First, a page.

In the 1940s, Canada’s labour legislation was outdated, failed to respond to industrial unionism and was tilted heavily in favour of employers. Unfair labour laws coupled with worker insecurity undermined the strength of unionization campaigns. In 1941, over 4,000 workers walked off the job in their fight to have their union recognized. They fell short. The Kirkland Lake gold miners were forced to return to work, and many of the leaders of the unionization movement were not hired back. Bitter defeat was a typical result for the labour movement at the time. Laws and economic conditions made unionization a virtual impossibility.
The big push for labour law reform in the 1930s and 1940s focused on the need for recognizing industrial unionism. The struggle was about building worker power to rectify an existing imbalance that favoured industrial capitalism. Each major union recognition loss validated the labour movement’s campaign to call for labour law reform. Unionists made their efforts very public, inviting reporters and CCF politicians to become involved in union recognition drives, which were successful as often as they failed. “Remember Kirkland Lake” became a rallying cry among trade unionists. Successful union drives and mobilizations along with political pressure from CCF politicians in the federal and provincial governments resulted in the creation of a new labour regime that would come to define the postwar labour-employer social contract.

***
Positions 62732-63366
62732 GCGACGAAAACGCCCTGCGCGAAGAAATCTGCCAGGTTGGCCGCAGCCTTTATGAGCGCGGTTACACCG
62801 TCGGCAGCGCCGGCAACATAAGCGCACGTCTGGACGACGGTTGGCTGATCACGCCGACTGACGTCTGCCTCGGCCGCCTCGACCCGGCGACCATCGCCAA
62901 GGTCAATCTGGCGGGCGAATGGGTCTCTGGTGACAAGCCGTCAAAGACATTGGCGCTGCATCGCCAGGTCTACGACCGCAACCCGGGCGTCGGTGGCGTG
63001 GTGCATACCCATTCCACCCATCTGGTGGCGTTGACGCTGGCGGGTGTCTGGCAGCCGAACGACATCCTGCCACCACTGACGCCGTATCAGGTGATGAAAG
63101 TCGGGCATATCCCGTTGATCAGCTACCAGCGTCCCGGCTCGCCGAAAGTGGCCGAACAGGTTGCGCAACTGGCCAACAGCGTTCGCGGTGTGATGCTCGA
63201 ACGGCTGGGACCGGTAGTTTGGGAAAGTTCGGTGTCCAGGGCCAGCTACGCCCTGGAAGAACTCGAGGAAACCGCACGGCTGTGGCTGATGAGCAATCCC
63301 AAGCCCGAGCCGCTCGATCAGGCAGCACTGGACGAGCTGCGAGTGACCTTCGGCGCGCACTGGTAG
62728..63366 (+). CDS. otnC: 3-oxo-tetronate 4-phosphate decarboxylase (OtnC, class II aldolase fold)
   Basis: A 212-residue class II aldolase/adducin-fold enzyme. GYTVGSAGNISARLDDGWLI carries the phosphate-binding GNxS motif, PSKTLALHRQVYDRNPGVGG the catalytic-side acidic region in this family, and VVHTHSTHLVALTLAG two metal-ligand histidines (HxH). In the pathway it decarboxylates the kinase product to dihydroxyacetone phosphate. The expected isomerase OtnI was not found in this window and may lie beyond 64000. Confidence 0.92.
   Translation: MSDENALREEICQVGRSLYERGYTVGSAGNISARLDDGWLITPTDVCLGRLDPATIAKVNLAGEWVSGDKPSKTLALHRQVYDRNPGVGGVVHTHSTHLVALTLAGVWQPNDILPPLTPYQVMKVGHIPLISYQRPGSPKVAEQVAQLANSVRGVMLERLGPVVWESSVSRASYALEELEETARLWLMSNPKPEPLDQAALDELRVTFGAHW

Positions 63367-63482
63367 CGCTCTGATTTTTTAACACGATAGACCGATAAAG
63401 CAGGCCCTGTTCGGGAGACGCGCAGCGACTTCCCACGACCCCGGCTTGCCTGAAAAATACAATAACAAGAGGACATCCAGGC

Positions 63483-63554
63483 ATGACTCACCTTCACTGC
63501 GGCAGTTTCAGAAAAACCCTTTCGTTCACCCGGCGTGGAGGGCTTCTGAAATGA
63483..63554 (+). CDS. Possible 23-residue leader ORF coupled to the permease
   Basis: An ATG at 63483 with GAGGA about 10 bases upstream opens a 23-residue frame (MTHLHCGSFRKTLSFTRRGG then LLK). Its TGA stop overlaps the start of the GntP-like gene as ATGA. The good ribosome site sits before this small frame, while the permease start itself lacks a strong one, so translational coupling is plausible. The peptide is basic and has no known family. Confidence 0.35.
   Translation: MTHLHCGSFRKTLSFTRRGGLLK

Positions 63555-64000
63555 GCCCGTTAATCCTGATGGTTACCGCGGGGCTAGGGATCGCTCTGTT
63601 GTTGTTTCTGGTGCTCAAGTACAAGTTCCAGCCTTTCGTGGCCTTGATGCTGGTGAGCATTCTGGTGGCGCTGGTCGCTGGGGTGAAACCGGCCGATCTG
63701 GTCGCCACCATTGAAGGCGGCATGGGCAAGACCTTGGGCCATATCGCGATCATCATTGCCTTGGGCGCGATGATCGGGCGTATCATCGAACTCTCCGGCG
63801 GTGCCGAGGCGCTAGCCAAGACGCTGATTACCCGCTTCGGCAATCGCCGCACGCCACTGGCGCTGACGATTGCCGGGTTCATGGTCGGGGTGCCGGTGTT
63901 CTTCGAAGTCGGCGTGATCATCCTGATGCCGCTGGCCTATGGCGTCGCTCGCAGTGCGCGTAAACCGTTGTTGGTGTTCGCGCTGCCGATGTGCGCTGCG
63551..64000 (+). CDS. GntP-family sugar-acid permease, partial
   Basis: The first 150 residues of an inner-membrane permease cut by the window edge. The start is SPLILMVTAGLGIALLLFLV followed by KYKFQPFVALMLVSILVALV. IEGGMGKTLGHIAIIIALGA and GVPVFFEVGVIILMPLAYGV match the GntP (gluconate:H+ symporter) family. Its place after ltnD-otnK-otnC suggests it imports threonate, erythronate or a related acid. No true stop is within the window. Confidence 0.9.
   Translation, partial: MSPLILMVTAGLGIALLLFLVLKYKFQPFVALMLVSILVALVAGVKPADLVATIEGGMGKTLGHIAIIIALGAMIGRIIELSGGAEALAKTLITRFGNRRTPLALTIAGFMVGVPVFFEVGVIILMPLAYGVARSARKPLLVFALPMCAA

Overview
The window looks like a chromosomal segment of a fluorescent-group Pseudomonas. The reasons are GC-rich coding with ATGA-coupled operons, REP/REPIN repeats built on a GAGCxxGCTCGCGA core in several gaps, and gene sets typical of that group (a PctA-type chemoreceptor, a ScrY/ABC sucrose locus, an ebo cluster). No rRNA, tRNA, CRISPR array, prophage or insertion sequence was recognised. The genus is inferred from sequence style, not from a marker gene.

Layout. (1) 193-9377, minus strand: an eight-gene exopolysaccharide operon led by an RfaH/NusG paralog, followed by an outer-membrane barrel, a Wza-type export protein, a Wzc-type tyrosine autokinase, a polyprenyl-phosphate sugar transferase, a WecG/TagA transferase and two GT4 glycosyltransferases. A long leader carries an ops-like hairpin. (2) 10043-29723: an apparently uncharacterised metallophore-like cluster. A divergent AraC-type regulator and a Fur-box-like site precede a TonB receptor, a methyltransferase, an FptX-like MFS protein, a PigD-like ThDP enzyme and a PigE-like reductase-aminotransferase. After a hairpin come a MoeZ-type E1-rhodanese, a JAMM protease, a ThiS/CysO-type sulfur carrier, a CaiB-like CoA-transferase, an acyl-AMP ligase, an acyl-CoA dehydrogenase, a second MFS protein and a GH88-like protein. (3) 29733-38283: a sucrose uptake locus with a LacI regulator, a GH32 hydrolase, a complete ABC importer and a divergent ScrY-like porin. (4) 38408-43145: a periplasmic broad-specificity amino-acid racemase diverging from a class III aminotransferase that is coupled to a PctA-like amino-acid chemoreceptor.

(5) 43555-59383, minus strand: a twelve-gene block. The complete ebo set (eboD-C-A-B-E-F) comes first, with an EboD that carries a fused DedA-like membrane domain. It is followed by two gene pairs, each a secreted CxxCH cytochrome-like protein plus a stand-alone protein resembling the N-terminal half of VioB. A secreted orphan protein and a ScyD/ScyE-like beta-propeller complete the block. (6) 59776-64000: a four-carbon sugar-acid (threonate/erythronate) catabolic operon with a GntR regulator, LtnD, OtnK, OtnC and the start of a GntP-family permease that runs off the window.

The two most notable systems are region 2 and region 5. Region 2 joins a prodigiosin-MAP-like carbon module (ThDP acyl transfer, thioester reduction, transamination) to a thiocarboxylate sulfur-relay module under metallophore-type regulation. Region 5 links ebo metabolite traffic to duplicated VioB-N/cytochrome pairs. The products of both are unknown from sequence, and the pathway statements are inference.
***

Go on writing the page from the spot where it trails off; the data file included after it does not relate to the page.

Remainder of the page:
But even with the passing of updated labour laws in the last 70 years, unionization remains exceedingly difficult. In 2002, Kirkland Lake Gold reopened the Macassa mine. In a repeat of past history, gold miners again fought to organize with the United Steelworkers, with whom the Mine, Mill and Smelter Workers Union had merged in 1967. The issues—the precariousness of mine employment, decent pay, safety, and the nature of the company town in the neoliberal era—are strikingly similar to those which characterized the early-1940s struggle. The outcome of the drive, however, was a huge disappointment: on May 25, 2018, mine workers found out their vote to unionize with the Steelworkers was defeated.
The result was not so surprising when we account for the significant financial and social resources mobilized by Kirlkand Lake Gold to counter the unionization drive. Workers at Kirkland Lake Gold sought to join a union for the same reason most people today look to unionize: they felt they were being treated unfairly by their employer. Online, workers shared stories of favouritism, health and safety concerns, and expressed fears of unannounced cutbacks to earnings and benefits. Using tactics pulled straight from the 1941-42 battle, employer-friendly disinformation spread quickly in the two weeks before the vote. Workers feared disciplinary action, job losses and mine closure, and the fierce debate undermined the social bonds of the community.